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An interview with star tenor Colin Ainsworth, Artist in Residence at Opera Atelier

An interview with star tenor Colin Ainsworth, Artist in Residence at Opera Atelier featured image

Colin in rehearsal at Opera Atelier

Colin Ainsworth is a busy, globe-trotting tenor, who is just about to open Opera Atelier’s season with a French Baroque double bill: Charpentier’s Actéon, and Rameau’s Pygmalion. Let’s get to know him and what’s involved when prepping two different roles for one performance.

So you’re an “Artist in Residence” at Opera Atelier this season! When I hear that, I imagine you moving right into the theatre and setting a tent up on the stage. For those not familiar with the term, what does that mean?
Doesn’t that sound cool? I wish that was actually it but it’s not… The scope of the position is varied but is basically a platform to be able to share my experience and help educate the next generation of singers. Not only am I in both the fall and spring operas this year, I’ll also be teaching masterclasses and sessions at the University of Toronto, the Glenn Gould School, and at Opera Atelier. Atelier has a “Making of an Opera” program which brings in schools and gives them an in-depth look at each facet of opera at Atelier, i.e. dance, singing, music and sets/props so when they come see the opera, they have a better perspective to what goes on to create the work. I’ll also be an ambassador for Opera Atelier at donor and special events.

That’s great – a full-circle look at life behind the scenes. To me, preparing for an opera is a lot like preparing for a movie – weeks of research, healthy living, and rehearsals. And you’re preparing for two roles, not just one. How do you manage that? I’d feel so divided.
Luckily, I’ve done both these roles before which helps! I performed Actéon with Atelier back in 2005 and Pygmalion with Nicolas McGegan and Philharmonia Baroque in San Francisco but not back-to-back. In rehearsals, we actually would rehearse Actéon one day, then Pygmalion another. That definitely helped for the first couple days. I find the music itself a bigger challenge to switch back and forth from, than the character switch. Rameau and Charpentier are musically quite different and I feel like it’s a huge gear shift to go from one to the other. Both are fantastic but Rameau’s writing is very compact and detailed whereas Charpentier has longer, beautiful musical lines.

Oh, that’s interesting … I guess it’s like switching from a mountain bike to a city bike and yes, I can imagine going back and forth in a short amount of time would be difficult – and you’re referring to your voice. In Actéon, you turn from human into a stag, and are then torn apart by your own hounds. This reminds me of those viral videos of an elephant being hunted and in their wrath, the herd chases down the men with guns. Is there some symbolism going on with this story?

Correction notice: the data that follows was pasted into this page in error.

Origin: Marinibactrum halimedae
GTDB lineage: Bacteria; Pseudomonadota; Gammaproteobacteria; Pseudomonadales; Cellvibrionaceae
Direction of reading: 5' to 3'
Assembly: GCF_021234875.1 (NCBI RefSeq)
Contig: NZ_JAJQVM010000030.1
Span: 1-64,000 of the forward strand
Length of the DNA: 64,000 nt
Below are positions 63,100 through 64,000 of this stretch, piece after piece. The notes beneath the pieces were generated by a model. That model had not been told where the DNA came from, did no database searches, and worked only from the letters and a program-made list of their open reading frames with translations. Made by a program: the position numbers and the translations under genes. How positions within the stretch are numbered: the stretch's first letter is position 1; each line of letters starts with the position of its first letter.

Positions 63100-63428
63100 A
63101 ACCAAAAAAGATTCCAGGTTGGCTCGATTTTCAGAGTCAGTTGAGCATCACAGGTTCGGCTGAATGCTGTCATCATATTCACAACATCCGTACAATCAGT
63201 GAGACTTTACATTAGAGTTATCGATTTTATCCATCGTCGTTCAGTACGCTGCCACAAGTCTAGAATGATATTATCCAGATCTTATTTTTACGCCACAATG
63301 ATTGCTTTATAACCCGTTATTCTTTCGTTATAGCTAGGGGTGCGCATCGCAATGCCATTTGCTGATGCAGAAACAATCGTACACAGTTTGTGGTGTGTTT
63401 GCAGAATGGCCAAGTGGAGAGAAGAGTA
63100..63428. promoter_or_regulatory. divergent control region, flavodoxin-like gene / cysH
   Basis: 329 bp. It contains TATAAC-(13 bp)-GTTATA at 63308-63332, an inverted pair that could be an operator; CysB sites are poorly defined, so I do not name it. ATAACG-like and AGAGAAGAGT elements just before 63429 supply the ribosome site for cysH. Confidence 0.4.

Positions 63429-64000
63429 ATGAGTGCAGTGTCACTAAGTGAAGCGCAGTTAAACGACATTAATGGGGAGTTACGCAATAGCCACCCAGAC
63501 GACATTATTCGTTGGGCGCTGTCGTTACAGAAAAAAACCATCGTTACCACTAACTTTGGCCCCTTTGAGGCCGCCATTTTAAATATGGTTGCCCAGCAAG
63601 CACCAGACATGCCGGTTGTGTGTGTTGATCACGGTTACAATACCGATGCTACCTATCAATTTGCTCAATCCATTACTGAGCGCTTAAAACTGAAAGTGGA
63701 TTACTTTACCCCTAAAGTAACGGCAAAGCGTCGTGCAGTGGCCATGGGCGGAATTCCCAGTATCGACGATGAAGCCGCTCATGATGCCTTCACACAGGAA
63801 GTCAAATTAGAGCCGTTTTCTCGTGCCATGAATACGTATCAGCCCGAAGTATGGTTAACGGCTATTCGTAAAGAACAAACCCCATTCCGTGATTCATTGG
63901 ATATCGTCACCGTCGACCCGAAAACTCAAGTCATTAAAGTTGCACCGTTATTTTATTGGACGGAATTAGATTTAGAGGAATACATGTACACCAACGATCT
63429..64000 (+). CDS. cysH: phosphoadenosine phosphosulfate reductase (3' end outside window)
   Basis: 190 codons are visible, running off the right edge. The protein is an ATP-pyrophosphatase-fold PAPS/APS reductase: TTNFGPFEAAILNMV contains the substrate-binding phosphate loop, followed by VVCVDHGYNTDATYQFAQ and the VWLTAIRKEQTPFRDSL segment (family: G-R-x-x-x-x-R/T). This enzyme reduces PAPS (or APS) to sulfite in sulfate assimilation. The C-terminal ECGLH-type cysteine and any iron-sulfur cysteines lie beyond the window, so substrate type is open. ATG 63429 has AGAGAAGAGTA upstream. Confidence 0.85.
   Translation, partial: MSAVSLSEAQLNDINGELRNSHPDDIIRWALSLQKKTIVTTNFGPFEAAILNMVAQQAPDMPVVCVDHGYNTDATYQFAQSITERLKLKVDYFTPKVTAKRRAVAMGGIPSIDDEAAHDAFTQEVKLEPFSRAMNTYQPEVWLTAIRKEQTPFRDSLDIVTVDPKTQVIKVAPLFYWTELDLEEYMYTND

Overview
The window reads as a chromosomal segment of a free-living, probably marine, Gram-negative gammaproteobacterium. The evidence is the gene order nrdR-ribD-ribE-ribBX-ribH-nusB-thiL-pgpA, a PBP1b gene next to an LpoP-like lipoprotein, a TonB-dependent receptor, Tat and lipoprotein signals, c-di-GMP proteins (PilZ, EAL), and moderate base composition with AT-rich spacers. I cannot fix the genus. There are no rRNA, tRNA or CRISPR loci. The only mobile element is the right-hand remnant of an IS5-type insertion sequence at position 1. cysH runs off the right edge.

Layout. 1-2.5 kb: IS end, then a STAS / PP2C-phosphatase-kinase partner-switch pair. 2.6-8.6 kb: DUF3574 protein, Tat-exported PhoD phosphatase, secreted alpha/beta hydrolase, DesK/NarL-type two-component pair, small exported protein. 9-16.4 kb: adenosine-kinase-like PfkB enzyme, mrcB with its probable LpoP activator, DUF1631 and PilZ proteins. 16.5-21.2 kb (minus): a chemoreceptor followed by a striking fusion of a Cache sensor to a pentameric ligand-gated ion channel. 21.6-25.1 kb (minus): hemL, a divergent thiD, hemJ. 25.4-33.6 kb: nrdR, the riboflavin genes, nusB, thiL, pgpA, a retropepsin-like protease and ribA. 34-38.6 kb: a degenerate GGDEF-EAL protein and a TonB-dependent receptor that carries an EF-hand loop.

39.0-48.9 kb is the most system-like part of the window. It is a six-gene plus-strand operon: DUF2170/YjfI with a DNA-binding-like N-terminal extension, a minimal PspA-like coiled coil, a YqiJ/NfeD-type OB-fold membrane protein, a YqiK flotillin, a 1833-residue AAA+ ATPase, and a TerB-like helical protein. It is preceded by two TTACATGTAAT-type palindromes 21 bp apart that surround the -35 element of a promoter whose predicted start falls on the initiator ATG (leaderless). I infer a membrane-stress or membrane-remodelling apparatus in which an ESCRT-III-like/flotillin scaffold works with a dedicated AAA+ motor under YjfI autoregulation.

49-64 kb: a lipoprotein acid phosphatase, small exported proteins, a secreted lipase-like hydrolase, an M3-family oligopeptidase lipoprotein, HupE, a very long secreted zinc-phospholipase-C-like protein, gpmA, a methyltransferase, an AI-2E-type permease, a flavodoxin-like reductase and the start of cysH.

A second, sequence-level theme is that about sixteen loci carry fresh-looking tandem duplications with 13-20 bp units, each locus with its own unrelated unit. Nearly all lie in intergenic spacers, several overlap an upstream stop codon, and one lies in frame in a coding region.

There is definitely some retribution going on here! Actéon peeps in on Diana and her nymphs bathing and gets punished for his indiscretion. Moral of the story: Don’t peep in on a goddess when she’s bathing…doesn’t turn out well!

In Pygmalion, your undying love for a beautiful statue of a woman brings it to life. If I were to present a modern-day theory on that story, it’s about modern-day folks wishing all their bad internet dates lived up to the real deal presented online. What do you think?
I think at some point in our lives, we have all fallen in love with an idealized version of someone or have fallen in love with someone which wasn’t reciprocated. Wouldn’t it have been amazing if a god or goddess came in and waved the magic wand to make that person fall in love with you? But, I think in all operas, underneath the stories of gods, goddesses, or whatever, we see so much of human nature – something that we can all relate to. It’s amazing to me that regardless of what century the opera was written, not much has changed. They struggled with the same issues that we are struggling with. In Actéon, he is punished for his passion, and Pygmalion he is rewarded. Like in life, sometimes, the same action can produces different results for different people. That’s just life…

Speaking of statues, all cast members in Opera Atelier look like they’re carved of stone – very fit. People forget how truly athletic opera singing is – is there a workout regimen to prepare for singing an opera role? Any foods you eat more or less of?
Well, especially at Opera Atelier where the movement is very demanding, you need to be in good shape. I don’t have a specific regimen before I prepare to work there. I just exercise because I enjoy it! Going for a run is an amazing stress reliever for me. I also try to not change my eating patterns too much before a show. My body freaks out and doesn’t know what’s happening. So, I keep drinking the same copious amounts of coffee and just try and keep healthy.

What are you looking forward to the most when this production wraps?
I’m really looking forward to returning to Versailles and Chicago! We’ve been to Versailles a few times now with Atelier and it feels like a second home in that regard. I’ve performed in Chicago many times with Chicago Opera Theater and Music of the Baroque so I’m really looking forward to performing there again. Both are really great cities!


Opera Atelier’s Actéon and Pygmalion opens tomorrow, October 25, and runs until November 3 at the Elgin Theatre. For ticket info, please click here. For more about Colin, click here.

Photo: Bo Huang

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